The Research Quagmire

 

Happiest of Scribe Days to you! What’s Scribe Day? July 7, of course. Seventh day of the seventh month. Seems like a good day to celebrate!

The Scribes have come a long way since that fateful day in 2011 when we launched this blog. We are all now published or, in my case, about to be published–FETA ATTRACTION releases January 6! Cover reveal coming soon, I promise. Yeah, I’m the caboose on the Publication Train, but I hope it’ll be worth the wait.

One problem I never thought I’d have three years ago was being on deadline. Oh, of course I’d heard of other writers being in a mad race to finish and turn in a manuscript to an editor–I just never really considered that someday I’d have a pony in that race.

So here I am, in the middle of the third book of my series, which is due in a couple of months, and I’ve found myself bogged down. I haven’t been writing. I’ve been researching. Ah, research. My Strange Addiction. I keep waiting for the producers of that television show to call me.

I’ll say it now. I. Love. Research. Love it. Give me a computer with an internet connection and I’ll happily research anything, for hours on end. Genealogy and local history are my two danger zones. And both of those topics feature heavily in my Greek To  Me Mysteries, set in the Thousand Islands, situated between New York State and Canada in the St. Lawrence River.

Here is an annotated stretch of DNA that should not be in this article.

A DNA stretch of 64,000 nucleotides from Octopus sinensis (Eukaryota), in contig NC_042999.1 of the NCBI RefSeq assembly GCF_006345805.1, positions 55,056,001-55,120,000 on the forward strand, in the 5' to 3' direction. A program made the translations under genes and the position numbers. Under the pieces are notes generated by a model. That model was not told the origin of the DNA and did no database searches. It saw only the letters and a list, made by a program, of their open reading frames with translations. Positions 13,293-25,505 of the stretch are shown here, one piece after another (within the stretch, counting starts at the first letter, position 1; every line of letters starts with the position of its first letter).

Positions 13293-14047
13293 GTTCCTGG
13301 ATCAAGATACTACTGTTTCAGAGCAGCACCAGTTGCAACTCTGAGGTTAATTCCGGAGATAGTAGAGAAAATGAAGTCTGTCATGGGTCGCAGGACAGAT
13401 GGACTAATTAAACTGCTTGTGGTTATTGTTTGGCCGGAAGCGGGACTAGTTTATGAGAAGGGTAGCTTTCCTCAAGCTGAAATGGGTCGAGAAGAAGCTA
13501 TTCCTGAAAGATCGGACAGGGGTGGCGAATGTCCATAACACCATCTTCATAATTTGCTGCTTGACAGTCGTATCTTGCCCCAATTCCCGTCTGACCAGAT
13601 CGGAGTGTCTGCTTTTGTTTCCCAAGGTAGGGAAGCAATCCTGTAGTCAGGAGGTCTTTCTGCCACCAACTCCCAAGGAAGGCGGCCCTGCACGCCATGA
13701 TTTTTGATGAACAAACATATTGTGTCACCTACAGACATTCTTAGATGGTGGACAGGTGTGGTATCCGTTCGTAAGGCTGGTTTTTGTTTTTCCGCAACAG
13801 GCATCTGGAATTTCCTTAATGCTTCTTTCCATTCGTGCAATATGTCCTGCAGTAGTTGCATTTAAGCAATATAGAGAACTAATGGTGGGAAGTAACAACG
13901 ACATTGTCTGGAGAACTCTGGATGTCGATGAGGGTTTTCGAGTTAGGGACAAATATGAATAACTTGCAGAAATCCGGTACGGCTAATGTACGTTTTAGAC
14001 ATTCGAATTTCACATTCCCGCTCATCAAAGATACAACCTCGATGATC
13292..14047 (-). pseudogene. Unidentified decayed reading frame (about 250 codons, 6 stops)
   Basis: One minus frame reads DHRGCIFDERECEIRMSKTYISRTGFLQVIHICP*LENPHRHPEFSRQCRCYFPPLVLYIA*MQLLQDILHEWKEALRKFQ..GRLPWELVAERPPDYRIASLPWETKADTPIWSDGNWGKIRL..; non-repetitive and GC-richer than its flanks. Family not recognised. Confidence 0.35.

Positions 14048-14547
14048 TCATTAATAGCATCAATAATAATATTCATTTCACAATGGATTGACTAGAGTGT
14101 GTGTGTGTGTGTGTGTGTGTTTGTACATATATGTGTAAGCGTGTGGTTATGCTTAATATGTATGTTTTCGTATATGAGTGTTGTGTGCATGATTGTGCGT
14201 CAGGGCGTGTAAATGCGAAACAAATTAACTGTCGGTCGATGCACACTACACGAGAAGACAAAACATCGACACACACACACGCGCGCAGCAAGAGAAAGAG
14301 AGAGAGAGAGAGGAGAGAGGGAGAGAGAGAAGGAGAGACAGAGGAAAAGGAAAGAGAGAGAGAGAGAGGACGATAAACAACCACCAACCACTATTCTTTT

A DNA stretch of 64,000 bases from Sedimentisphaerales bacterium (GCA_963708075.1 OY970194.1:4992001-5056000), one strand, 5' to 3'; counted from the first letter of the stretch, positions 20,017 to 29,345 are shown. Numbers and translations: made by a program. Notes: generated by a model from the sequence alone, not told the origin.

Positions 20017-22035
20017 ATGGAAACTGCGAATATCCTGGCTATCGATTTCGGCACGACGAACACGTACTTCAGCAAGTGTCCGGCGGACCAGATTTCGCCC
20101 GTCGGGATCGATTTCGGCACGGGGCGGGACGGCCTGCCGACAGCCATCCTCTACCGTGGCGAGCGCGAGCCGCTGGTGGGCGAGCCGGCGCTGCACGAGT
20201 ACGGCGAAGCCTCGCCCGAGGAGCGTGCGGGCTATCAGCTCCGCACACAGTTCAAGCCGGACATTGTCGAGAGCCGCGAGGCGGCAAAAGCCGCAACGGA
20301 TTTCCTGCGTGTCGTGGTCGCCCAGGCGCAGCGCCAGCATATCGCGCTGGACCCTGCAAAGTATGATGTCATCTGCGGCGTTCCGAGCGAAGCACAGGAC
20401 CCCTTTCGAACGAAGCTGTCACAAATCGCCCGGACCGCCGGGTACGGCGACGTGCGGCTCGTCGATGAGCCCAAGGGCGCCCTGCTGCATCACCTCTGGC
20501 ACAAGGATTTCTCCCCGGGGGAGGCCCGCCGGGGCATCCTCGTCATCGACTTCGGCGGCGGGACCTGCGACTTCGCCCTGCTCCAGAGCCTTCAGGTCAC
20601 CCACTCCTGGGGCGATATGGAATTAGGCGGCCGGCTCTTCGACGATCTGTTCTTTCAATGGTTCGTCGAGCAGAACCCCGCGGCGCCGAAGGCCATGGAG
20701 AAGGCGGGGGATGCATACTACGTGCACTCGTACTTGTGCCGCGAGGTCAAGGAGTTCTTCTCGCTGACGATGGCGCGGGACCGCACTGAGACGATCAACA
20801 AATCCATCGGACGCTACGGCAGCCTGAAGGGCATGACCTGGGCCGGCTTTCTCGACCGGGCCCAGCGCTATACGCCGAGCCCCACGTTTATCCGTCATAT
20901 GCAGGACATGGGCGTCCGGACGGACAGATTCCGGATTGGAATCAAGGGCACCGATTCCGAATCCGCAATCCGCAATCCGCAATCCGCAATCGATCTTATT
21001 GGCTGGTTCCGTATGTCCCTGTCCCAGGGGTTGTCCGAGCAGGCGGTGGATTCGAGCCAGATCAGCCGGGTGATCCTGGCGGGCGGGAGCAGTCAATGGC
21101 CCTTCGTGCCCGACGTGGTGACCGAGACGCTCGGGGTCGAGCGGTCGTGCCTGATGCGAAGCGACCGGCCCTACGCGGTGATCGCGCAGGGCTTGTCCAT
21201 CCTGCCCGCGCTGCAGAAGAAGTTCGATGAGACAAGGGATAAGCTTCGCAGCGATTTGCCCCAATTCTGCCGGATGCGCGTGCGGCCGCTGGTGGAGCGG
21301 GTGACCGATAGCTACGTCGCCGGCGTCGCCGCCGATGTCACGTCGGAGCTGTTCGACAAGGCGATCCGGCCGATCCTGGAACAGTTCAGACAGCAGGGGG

My latest research obsession? Don’t laugh. Salad Dressing. Thousand Island salad dressing, to be exact. Next time you open a bottle of that pink creamy stuff to pour over your greens, you might be interested to know that the origins of this dressing are shrouded in mystery. There are three competing versions of its Creation Myth, all with a northern New York connection. And based on my hours of poring over old cookbooks at Project Gutenberg and Archive.org and some more obscure digitized public domain materials, I think I’ve come to a decision about which of those myths is the most likely to be true. Not that I can reveal it just yet, LOL! But if you’re interested in a summary, click here.

But for a book to feel authentic, a writer needs to do her research, right? So the hours were necessary. Well, yes, but only up to a point. My story only needed a minimum amount on this topic–and yet my investigative journalist-like nature overtook me and I wanted to get to the bottom of the mystery. See, I’d like to be the one to break a story like that. Someday, I just might do it.